Fall 2017 at RCA & London / by Salama Nasib

I couldn't believe my self starting the second year at RCA already. It seemed too soon to begin thinking about the degree show already, which was kind of stressing me out since the summer break. I knew time will pass by so quick the minute I step back to college, given my first year experience of more life hustle and less of studio life, so I guess that's a legit excuse ain't it. As stressed out as I may have looked (hopefully not too much!), I was ready to take on the second year with more energy, more determination, and even more hustling! 

The second year started so well already with Fatima (Tima) Ouzden and Moza Al Matrooshi joining MA studies in London. It felt lovely getting to know each other even more being away from hometown and coming to London for the same purposes. As the first batch of RCA Arabs have graduated already and returned back to their countries, seeing new faces certainly gave us more hope and determination for the Arab Art Salon. I am not sure if I ever mentioned this before so excuse the memory loss (which is typical), but a bunch of us Arabs studying at RCA formed a group to reconnect and discuss topics and issues that we face at school coming from the Middle East. It started mainly as a way to vent away the lame commentaries we receive during our school critiques and discussions, and grew to become a more powerful and insightful cultural facet to the RCA/ western audience. Few new faces joined this group including Noura Al Serkal and Rana Al Ogaily, and serious devoted tasks and goals were established and aimed for. More details here.

Speaking about the studio life, the fall term was a bit slow. We moved to our new studios which were double the size of the first year studios. It felt fresh and I loved my studio peers. Luckily my studio was located inside a small room with a door so we were able to have more privacy and quiet time in there to focus. I really wanted to pick up the personal memory topic again and so I have decided to continue the "Transition" series perhaps it can help achieve my goal. I had the chance to go to the Kensington campus more often that term, and investigate the possibilities of using different tools and techniques for the base support including CNC router, 3D Printer and Laser cutter. Some tests were great actually but there was something in me that wasn't convinced 100% so once again took my time with this series. In the meantime the Print department started introducing an ongoing induction series that cover Photo-Etching, Photo-Lithography and screen-printing techniques. All running at the same time with different technicians and signed-up students, for a period of 2-3 hours a day, to gather at the end and compare results between all of these various techniques. It was the first time I witnessed and worked on photo-lithography, with that bada** Fag/Korrex flat bed press! I instantly fell in love with the process from A-Z (of course), from digitalizing the images to exposing them on litho metal sheets to registering on the press to printing them. As it goes with any print technique, the preparation of the process takes longer than the actual printing itself. David Bowie was our main guy there but that little picture of two figures playing is a test of mine.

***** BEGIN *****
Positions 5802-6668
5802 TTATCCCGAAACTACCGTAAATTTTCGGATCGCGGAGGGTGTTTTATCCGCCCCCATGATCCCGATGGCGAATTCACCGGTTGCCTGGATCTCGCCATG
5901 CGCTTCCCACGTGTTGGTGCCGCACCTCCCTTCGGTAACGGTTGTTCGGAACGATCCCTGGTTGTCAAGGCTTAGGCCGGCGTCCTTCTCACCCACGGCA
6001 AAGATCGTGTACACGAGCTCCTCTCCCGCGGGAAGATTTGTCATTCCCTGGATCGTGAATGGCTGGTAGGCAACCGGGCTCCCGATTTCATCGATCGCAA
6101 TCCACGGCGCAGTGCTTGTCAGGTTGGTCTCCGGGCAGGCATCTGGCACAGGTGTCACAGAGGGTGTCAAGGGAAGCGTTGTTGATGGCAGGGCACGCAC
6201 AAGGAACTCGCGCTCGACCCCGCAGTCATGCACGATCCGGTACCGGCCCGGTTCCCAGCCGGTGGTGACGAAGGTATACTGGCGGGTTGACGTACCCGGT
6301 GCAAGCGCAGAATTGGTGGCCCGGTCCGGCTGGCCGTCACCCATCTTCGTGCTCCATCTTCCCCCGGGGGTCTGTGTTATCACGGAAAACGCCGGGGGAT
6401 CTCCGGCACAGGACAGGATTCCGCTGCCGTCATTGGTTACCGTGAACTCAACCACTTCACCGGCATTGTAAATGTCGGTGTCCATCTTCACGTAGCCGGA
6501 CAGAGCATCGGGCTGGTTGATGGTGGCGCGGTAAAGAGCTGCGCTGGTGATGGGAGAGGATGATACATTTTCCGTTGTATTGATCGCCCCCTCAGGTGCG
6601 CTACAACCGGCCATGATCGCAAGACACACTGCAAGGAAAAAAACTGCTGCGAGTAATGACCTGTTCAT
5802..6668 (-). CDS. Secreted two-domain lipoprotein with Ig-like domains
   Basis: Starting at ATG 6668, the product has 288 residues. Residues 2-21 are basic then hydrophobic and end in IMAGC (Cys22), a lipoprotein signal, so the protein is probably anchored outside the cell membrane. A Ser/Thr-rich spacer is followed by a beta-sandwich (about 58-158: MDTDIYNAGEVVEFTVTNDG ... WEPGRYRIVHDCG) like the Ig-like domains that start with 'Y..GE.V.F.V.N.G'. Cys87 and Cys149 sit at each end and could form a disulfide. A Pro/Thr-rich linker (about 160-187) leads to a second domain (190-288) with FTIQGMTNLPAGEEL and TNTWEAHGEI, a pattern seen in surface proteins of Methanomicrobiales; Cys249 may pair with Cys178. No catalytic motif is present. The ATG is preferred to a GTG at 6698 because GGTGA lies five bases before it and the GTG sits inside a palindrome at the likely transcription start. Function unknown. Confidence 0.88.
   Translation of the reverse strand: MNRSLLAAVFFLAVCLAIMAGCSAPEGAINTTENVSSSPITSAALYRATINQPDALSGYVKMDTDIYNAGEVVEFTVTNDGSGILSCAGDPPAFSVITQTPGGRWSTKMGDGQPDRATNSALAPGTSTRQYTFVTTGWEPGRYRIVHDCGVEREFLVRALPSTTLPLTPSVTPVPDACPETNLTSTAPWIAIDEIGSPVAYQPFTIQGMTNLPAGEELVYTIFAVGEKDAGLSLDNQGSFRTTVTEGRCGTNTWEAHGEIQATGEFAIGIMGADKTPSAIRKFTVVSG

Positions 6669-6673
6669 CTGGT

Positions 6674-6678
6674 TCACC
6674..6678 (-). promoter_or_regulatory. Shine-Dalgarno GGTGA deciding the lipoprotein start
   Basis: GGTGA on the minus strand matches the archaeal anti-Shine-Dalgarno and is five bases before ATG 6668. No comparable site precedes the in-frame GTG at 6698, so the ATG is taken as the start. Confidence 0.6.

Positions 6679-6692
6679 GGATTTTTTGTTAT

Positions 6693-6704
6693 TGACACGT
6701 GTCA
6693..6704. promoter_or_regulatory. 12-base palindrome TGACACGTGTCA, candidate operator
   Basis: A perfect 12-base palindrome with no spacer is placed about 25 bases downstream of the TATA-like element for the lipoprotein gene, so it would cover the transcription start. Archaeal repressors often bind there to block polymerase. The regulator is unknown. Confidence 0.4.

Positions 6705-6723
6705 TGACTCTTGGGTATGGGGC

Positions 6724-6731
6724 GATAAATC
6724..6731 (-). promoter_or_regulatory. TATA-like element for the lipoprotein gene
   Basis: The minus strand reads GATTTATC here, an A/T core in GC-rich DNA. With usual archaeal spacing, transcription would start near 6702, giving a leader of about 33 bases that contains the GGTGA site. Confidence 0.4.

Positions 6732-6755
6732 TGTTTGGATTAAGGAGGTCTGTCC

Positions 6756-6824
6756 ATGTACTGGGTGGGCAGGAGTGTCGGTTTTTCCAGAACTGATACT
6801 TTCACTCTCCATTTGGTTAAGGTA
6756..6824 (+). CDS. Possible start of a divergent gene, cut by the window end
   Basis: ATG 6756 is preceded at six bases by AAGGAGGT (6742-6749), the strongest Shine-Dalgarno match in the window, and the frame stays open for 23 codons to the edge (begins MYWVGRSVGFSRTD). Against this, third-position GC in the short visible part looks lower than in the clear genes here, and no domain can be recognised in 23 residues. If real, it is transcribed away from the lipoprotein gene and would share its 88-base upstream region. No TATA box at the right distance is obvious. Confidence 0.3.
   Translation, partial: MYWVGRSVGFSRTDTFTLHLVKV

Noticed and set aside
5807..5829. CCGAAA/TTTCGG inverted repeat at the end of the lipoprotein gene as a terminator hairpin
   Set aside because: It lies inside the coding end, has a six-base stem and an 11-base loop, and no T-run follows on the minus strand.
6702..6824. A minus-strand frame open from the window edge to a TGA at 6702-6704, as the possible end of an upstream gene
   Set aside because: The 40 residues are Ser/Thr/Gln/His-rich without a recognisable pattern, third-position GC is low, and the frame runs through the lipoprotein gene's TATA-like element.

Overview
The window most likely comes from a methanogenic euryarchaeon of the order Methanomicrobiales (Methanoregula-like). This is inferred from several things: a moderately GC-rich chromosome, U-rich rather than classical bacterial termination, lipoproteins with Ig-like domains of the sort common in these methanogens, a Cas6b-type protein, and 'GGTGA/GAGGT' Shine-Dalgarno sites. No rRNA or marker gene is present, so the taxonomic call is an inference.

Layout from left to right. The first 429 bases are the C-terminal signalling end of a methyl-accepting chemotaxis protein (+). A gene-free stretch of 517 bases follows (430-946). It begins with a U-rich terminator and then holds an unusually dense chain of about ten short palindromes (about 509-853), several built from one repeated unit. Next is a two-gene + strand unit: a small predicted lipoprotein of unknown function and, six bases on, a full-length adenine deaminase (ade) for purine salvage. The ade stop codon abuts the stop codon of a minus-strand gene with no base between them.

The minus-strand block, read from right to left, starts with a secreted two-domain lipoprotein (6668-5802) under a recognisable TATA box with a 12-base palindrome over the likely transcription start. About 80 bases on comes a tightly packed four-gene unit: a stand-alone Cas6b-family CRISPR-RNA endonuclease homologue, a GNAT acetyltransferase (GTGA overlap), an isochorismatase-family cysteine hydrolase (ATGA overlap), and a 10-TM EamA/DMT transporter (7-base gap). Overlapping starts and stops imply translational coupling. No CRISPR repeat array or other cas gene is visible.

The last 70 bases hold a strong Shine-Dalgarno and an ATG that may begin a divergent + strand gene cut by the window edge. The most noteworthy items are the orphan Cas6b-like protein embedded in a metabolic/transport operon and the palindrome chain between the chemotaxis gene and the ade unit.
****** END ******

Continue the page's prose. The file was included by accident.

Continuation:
In the summer I had few ideas that I sketched out, playing with positive and negative spaces and with imageries and drawings. At the time I was thinking of screen-printing but since the photo-litho induction I decided to go ahead with the experiment and present the results in my print department presentation day. Those are pictures of me presenting in the big Gorvy Lecture Theatre. Received amazing comments and somehow ideas started flowing after the presentation.